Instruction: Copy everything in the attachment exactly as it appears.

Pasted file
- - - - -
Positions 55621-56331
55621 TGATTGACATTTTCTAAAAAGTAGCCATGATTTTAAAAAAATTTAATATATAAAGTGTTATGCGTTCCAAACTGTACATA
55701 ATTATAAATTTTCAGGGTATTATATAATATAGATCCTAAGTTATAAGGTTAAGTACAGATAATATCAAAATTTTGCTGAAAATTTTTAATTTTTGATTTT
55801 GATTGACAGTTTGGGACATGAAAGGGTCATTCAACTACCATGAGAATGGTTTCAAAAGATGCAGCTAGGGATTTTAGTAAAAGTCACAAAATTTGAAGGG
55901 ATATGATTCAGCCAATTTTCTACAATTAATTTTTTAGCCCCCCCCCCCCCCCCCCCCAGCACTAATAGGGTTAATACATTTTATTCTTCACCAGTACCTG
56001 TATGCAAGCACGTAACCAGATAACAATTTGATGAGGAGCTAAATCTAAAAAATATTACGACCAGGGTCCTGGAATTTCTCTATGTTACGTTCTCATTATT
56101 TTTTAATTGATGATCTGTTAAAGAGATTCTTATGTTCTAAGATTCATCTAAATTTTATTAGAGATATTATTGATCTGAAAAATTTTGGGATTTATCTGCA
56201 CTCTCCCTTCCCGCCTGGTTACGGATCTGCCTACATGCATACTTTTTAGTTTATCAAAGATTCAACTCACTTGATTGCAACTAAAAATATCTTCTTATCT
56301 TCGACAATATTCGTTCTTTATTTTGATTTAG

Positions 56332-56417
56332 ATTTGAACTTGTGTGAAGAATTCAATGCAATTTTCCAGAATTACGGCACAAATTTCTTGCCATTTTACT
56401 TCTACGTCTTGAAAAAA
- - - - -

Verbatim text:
Positions 55621-56331
55621 TGATTGACATTTTCTAAAAAGTAGCCATGATTTTAAAAAAATTTAATATATAAAGTGTTATGCGTTCCAAACTGTACATA
55701 ATTATAAATTTTCAGGGTATTATATAATATAGATCCTAAGTTATAAGGTTAAGTACAGATAATATCAAAATTTTGCTGAAAATTTTTAATTTTTGATTTT
55801 GATTGACAGTTTGGGACATGAAAGGGTCATTCAACTACCATGAGAATGGTTTCAAAAGATGCAGCTAGGGATTTTAGTAAAAGTCACAAAATTTGAAGGG
55901 ATATGATTCAGCCAATTTTCTACAATTAATTTTTTAGCCCCCCCCCCCCCCCCCCCCAGCACTAATAGGGTTAATACATTTTATTCTTCACCAGTACCTG
56001 TATGCAAGCACGTAACCAGATAACAATTTGATGAGGAGCTAAATCTAAAAAATATTACGACCAGGGTCCTGGAATTTCTCTATGTTACGTTCTCATTATT
56101 TTTTAATTGATGATCTGTTAAAGAGATTCTTATGTTCTAAGATTCATCTAAATTTTATTAGAGATATTATTGATCTGAAAAATTTTGGGATTTATCTGCA
56201 CTCTCCCTTCCCGCCTGGTTACGGATCTGCCTACATGCATACTTTTTAGTTTATCAAAGATTCAACTCACTTGATTGCAACTAAAAATATCTTCTTATCT
56301 TCGACAATATTCGTTCTTTATTTTGATTTAG

Positions 56332-56417
56332 ATTTGAACTTGTGTGAAGAATTCAATGCAATTTTCCAGAATTACGGCACAAATTTCTTGCCATTTTACT
56401 TCTACGTCTTGAAAAAA